Crime and Punishment
Why Raskolnikov Killed the Pawnbroker
Following his confession to Sonya, Crime and Punishment's Raskolnikov attempts to explain the reasoning behind his murder. This segment of the novel illuminates the fundamental irrationality of Raskolnikov's ostensibly logical reasoning. It also portrays Raskolnikov's fragmented thought, his lack of self-awareness and understanding, and Sonya's role in bringing him to confront his crime in the hopes of achieving an emotional and intellectual honesty that will set the stage for his final redemption.
Raskolnikov moves through several explanations for the motives of his murder, each one contradicting and supplanting the previous one. His first explanation is that he simply wanted to rob the pawnbroker for her money. He then rejects this explanation by recalling that he really did not need or want the money. He did not steal out of hunger and, though he did want to help his mother, he did not steal for his family. We should also recall that he treats money quite casually, having given money to three others: a vulnerably drunken girl, Marmeladov, and Katerina Ivanovna. Moreover, he never even cared to look at the pawnbroker's purse after he stole it and does not even know if there is any money in it. Finally, he...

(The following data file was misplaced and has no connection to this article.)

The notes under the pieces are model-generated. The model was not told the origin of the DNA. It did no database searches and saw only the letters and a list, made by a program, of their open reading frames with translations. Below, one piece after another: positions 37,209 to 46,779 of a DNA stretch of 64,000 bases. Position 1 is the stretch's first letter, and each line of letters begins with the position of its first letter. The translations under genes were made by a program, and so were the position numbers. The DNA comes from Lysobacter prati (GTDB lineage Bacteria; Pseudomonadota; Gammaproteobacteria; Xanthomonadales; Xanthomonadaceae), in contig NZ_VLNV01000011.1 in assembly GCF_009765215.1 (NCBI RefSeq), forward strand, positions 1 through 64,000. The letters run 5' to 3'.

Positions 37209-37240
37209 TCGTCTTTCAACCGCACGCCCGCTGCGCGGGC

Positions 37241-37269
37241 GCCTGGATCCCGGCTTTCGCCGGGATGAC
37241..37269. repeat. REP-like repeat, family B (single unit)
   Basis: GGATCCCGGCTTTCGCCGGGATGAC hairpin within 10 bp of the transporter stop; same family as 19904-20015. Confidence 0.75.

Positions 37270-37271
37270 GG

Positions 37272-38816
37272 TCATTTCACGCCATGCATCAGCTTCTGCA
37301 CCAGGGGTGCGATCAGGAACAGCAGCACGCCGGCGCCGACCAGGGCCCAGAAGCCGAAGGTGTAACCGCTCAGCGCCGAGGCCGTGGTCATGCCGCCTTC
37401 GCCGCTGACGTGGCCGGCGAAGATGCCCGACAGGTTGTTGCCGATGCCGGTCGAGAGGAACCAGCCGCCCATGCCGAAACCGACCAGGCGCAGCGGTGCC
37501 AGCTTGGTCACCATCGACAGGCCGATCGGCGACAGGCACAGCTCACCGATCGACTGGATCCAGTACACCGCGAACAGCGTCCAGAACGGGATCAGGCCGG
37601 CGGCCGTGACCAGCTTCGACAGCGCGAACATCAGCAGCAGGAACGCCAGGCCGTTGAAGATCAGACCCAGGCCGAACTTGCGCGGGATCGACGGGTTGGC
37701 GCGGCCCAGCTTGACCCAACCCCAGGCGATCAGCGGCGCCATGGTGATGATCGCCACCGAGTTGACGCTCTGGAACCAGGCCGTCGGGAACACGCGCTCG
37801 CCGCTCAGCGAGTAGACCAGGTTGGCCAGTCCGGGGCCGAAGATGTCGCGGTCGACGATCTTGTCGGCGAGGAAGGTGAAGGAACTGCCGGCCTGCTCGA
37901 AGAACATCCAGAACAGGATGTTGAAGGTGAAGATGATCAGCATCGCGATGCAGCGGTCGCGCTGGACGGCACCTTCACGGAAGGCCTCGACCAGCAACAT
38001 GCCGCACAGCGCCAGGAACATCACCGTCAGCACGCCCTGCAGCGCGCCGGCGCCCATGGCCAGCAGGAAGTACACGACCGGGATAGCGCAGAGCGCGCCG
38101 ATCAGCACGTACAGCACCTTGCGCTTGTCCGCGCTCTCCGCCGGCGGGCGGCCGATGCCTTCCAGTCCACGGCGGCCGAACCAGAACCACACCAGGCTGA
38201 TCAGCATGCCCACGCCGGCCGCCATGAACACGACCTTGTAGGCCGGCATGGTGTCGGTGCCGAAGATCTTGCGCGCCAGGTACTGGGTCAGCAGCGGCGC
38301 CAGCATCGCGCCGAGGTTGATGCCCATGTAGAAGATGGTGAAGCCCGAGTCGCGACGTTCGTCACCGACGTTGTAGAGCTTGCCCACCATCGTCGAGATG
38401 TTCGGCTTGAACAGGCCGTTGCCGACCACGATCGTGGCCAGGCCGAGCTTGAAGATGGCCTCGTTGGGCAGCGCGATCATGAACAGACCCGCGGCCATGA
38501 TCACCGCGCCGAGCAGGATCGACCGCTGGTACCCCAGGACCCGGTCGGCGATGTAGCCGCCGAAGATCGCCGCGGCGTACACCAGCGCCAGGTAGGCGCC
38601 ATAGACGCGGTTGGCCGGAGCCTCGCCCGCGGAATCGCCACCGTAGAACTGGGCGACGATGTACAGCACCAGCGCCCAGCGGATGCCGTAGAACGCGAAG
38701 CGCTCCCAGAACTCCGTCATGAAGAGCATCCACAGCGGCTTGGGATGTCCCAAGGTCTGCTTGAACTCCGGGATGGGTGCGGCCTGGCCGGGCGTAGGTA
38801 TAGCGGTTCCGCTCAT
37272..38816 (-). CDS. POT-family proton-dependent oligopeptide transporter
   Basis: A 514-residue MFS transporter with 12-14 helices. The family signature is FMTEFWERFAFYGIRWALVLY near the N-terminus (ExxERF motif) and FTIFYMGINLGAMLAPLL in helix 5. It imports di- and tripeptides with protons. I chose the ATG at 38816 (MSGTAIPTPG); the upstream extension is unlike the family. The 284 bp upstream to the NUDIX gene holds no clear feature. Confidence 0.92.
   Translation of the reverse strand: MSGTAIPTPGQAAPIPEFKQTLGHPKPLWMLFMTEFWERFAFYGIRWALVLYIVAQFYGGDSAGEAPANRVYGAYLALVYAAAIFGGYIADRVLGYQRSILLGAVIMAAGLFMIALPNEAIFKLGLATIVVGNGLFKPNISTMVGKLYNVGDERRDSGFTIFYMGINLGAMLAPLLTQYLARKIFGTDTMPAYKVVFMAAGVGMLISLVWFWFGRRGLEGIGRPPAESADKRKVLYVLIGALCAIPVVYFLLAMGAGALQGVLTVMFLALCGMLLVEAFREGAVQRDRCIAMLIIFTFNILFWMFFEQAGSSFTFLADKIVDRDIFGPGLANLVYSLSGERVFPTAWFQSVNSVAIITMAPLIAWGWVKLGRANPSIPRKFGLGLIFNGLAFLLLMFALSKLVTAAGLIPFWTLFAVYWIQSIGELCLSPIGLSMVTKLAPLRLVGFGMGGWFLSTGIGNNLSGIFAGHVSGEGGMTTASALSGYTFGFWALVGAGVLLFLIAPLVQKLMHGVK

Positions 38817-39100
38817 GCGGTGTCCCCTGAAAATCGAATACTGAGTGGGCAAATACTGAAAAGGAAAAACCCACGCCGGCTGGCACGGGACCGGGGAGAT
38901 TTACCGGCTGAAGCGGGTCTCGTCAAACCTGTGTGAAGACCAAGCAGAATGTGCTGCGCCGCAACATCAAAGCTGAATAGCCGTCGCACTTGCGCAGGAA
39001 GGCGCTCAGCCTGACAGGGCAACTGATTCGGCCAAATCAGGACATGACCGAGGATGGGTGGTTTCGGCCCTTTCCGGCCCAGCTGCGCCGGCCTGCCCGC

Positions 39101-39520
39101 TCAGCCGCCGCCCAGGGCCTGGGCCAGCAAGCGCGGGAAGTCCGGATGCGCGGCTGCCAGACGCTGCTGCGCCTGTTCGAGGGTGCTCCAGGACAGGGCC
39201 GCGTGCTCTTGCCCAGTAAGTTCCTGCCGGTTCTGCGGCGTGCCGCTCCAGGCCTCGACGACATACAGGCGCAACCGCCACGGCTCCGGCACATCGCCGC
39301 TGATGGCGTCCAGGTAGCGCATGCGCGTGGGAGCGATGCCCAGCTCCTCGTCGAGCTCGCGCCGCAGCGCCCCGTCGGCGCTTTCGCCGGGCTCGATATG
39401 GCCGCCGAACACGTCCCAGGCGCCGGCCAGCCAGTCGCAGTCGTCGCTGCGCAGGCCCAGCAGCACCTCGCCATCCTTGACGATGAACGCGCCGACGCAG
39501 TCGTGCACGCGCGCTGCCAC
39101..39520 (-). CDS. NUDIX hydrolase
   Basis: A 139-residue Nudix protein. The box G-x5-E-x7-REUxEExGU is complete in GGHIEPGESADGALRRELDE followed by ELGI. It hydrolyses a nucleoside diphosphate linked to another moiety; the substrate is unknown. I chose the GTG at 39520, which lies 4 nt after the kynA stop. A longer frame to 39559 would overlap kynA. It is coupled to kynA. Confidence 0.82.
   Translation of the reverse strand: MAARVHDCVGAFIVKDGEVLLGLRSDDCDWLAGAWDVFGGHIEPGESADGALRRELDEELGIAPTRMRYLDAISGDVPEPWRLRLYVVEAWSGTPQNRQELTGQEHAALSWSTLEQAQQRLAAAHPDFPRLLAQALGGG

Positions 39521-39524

Join Now to View Premium Content
GradeSaver provides access to 943 study guide PDFs and quizzes, 7598 literature essays, 2152 sample college application essays, 318 lesson plans, and ad-free surfing in this premium content, “Members Only” section of the site! Membership includes a 10% discount on all editing orders.
Already a member? Log in